Announced October 14, 1999
About the Book
A remarkable new writer makes her debut with a novel of tragedy and triumph in the life of an African American family in Georgetown, circa 1925.
Eight-year-old Clara Bynum is dead, drowned in the Potomac River in the shadow of an apparently haunted rock outcropping known locally as the Three Sisters. In scenes alive with emotional truth, River, Cross My Heart weighs the effect of Clara's absence on the people she has left behind: her parents, Alice and Willie Bynum, torn between the old world of their rural North Carolina home and the new world of the city to which they have moved in search of a better life for themselves and their children; the friends and relatives of the Bynum family in the Georgetown neighborhood they now call home; and, most especially, Clara's sister, twelve-year-old Johnnie Mae, who must come to terms with the powerful and confused emotions sparked by her sister's death as she struggles to decide and discover the kind of woman she will become.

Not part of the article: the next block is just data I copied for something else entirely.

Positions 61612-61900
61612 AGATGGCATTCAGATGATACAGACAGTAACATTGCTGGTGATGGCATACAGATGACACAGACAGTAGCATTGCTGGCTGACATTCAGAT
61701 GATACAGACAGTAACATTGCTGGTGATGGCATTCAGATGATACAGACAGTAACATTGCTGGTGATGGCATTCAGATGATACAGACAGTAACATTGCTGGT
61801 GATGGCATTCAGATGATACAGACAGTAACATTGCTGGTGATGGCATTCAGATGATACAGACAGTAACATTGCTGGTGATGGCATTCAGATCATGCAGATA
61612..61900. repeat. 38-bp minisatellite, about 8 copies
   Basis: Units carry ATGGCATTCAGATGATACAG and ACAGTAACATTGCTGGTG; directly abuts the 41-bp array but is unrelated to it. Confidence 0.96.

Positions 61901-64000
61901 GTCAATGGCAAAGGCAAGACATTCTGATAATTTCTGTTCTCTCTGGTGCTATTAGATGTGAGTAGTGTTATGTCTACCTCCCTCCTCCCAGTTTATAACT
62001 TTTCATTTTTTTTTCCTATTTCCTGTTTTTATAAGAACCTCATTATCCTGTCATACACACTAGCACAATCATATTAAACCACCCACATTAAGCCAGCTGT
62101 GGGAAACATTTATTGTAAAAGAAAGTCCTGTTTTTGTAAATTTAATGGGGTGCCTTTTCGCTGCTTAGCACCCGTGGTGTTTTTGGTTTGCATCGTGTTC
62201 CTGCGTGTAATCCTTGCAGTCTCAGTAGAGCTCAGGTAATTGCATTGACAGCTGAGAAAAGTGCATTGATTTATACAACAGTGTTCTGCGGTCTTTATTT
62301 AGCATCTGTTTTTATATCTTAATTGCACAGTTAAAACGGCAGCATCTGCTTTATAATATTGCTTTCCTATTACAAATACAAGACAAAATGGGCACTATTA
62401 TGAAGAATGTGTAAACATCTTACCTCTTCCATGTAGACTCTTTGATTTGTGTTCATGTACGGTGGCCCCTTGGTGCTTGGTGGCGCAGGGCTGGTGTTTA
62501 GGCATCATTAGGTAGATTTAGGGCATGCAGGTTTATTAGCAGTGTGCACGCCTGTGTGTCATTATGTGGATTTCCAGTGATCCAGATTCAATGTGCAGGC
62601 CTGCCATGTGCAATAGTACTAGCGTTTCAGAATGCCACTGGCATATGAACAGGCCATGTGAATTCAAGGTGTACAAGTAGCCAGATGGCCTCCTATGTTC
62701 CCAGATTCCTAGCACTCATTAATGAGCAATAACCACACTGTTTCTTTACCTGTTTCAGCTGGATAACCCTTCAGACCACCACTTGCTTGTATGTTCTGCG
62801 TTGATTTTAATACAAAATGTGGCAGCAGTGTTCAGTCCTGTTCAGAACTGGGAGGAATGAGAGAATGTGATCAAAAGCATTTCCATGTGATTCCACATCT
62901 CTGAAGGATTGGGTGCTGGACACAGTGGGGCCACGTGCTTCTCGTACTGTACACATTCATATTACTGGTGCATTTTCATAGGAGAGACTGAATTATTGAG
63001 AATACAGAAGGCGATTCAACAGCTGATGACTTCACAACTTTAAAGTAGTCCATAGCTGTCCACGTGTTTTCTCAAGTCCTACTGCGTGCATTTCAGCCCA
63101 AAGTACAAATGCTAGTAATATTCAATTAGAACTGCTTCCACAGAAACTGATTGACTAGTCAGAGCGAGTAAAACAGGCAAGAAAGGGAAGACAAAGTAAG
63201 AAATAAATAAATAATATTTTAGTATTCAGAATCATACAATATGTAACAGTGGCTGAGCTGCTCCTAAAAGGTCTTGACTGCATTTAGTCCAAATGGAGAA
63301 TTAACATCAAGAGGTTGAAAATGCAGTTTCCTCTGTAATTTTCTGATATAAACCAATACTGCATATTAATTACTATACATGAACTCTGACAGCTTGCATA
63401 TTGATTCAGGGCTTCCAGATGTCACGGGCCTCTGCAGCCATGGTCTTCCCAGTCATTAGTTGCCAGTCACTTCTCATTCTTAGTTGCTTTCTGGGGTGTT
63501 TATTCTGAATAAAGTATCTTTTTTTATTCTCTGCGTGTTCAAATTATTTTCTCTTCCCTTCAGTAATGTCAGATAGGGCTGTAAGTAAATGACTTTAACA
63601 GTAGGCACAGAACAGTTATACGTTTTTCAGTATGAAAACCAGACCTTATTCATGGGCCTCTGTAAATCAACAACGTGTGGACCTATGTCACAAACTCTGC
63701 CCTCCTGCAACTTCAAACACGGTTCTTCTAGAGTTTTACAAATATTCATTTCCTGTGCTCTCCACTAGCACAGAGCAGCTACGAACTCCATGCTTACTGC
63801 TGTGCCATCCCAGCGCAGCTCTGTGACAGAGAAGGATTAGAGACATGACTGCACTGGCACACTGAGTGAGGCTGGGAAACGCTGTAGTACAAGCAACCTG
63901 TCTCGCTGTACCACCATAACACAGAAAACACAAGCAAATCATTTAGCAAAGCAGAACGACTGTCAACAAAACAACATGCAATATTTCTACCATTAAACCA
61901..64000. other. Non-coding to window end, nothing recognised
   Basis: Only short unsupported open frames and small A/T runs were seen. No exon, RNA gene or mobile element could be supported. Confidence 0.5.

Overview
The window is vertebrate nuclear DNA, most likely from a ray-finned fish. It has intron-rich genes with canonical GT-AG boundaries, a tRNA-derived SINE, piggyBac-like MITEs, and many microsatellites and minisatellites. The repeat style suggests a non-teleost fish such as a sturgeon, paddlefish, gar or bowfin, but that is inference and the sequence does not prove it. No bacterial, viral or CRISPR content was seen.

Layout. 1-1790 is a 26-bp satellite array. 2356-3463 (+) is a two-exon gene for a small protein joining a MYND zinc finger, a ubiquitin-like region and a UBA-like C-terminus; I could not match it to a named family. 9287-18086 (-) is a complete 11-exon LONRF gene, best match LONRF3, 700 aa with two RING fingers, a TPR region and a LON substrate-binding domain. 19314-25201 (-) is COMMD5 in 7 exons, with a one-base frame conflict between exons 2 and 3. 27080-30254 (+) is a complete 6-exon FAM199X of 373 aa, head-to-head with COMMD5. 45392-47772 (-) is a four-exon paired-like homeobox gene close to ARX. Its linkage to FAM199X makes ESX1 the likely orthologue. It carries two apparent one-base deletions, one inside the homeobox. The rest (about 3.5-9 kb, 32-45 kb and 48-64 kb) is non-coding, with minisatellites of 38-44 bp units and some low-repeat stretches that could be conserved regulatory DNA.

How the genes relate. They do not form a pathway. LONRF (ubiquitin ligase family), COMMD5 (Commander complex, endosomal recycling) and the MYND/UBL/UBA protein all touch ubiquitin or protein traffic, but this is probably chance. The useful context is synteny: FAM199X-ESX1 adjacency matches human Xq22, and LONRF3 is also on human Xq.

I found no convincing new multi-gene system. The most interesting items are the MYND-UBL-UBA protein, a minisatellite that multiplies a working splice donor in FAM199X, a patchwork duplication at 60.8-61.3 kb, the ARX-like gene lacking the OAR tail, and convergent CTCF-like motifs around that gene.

This highly accomplished first novel resonates with ideas, impassioned lyricism, and poignant historical detail as it captures an essential part of the African-American experience in our century.